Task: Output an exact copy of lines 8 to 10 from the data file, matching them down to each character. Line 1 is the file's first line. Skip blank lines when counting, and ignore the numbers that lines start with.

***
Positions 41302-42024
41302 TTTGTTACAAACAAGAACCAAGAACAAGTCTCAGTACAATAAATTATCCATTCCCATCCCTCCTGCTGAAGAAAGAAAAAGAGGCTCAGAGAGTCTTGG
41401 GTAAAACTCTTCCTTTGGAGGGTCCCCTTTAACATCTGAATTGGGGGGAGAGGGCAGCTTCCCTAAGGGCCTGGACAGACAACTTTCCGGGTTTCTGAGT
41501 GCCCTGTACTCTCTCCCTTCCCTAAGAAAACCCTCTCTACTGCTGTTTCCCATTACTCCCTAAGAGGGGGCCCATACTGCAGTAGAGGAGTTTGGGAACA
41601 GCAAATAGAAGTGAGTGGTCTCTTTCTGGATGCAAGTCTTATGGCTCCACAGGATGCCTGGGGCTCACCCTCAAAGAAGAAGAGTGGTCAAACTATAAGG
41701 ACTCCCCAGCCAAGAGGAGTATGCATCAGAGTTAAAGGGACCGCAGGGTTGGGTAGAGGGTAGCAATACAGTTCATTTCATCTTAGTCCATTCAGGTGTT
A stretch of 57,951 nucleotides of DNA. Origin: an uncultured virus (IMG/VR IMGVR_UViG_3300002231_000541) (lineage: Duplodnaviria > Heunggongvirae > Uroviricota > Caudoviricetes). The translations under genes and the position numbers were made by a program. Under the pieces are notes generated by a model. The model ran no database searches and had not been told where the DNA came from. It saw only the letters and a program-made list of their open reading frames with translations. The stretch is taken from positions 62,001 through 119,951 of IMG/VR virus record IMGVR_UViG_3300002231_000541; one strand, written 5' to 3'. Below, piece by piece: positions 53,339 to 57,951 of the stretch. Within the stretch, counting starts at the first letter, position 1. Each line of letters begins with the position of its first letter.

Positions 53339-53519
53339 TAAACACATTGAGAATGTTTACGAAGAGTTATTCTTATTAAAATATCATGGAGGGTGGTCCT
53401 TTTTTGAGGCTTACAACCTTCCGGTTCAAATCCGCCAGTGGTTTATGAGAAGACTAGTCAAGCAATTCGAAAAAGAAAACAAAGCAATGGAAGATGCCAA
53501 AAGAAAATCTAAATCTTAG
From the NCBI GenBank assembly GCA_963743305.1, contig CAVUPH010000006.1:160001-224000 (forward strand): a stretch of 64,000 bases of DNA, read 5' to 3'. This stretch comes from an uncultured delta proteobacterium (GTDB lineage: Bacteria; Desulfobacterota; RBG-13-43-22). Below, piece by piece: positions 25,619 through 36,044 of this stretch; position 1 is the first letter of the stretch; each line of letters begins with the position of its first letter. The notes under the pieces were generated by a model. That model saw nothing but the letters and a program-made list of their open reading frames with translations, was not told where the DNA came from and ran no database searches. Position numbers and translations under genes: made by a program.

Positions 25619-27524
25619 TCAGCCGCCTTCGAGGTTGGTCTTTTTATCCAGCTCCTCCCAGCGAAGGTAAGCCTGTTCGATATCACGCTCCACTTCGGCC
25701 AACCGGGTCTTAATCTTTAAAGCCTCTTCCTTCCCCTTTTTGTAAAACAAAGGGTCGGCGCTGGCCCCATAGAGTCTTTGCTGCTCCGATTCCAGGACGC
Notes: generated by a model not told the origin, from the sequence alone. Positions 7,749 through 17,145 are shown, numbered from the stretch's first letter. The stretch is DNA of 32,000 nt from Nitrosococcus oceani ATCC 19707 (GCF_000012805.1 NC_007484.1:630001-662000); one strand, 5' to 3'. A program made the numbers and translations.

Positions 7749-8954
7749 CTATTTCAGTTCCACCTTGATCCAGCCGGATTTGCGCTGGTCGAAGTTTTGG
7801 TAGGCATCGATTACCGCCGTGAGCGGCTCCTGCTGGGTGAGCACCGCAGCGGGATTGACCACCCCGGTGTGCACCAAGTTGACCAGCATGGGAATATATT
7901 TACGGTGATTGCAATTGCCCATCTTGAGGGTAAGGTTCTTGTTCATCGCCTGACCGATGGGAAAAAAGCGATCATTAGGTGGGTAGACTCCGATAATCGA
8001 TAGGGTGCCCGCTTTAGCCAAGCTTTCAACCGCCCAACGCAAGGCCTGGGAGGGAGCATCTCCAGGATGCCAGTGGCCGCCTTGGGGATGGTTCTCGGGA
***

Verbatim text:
Positions 53339-53519
53339 TAAACACATTGAGAATGTTTACGAAGAGTTATTCTTATTAAAATATCATGGAGGGTGGTCCT
53401 TTTTTGAGGCTTACAACCTTCCGGTTCAAATCCGCCAGTGGTTTATGAGAAGACTAGTCAAGCAATTCGAAAAAGAAAACAAAGCAATGGAAGATGCCAA